Because spectacled bears are shy, peaceful, and elusive and avoid contact with humans by climbing the tallest of trees, no one knows exactly how many remain in the wild.
Spectacled bears are shy, peaceful, and elusive, and avoid contact with humans. They work hard to avoid human detection and confrontation.
There are no verified accounts of fatal bear-human confrontations, at least none in which the person did not survive, as Andean bear attacks are virtually unheard of.
The continued survival of spectacled bears alongside humans has depended mostly on their ability to climb even the tallest trees of the Andes.
Unlike other bear species, such as the brown bear, Andean bears are not particularly big and are extremely capable climbers, preferring to run from danger and hide in treetops than defend themselves aggressively. When approached by people, they invariably retreat, often by climbing trees. For the bear, safety means getting as far away as quickly as possible-usually by climbing into the thick, tangled canopy.
Spectacled bears have even been observed building platforms of bent and broken branches in trees in order to watch cornfields or herds of cattle in order to wait until there is no sign of humans. The bears are quickly able to build the platforms in an attempt to hide from the sight of the humans below. If the humans do not retreat, the bear may break off and throw branches at the intruders. Andean bears will even try to escape by jumping from tree to tree.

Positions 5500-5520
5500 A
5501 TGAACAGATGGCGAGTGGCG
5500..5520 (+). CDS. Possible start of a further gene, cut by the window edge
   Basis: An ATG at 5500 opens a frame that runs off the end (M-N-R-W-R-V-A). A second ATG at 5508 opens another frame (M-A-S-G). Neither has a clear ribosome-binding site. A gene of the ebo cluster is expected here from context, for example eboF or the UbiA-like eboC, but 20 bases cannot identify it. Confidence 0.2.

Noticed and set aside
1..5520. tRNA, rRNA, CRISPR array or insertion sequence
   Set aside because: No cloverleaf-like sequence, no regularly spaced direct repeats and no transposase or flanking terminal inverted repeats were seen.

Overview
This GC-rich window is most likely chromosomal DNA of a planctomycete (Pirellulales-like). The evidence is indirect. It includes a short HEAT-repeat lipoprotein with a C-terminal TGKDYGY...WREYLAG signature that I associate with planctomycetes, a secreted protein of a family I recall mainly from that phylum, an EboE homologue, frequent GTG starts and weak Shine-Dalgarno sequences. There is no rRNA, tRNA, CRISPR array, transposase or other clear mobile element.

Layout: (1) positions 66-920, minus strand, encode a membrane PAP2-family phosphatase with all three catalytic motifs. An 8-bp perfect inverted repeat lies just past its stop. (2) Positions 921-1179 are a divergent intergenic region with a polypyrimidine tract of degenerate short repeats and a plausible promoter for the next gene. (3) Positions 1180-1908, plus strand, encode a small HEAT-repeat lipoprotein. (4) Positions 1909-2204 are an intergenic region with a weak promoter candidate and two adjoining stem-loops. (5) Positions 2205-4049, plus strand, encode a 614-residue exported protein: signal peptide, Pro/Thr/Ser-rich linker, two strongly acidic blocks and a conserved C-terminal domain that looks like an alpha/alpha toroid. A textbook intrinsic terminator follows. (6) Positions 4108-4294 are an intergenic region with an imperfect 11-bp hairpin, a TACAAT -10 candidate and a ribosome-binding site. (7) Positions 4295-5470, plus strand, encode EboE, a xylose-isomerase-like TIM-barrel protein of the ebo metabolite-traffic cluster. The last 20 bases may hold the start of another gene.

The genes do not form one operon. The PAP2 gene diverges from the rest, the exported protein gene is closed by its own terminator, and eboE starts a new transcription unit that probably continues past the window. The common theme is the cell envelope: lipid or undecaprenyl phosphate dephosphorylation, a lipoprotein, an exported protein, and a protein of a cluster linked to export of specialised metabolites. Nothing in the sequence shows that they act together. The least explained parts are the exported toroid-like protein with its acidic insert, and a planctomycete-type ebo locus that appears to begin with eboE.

Because spectacled bears are shy and stealthy and live in remote habitats, no one knows exactly how many remain in the wild. Estimates range from a high of 20,000 to as few as 2,400. Recent estimated population sizes for most speculated bear areas are small, with a total estimate for the Northern Andes, (excluding most of Peru, Bolivia, and northern Argentina,) comprised anywhere between 6,000 and 10,000 individuals.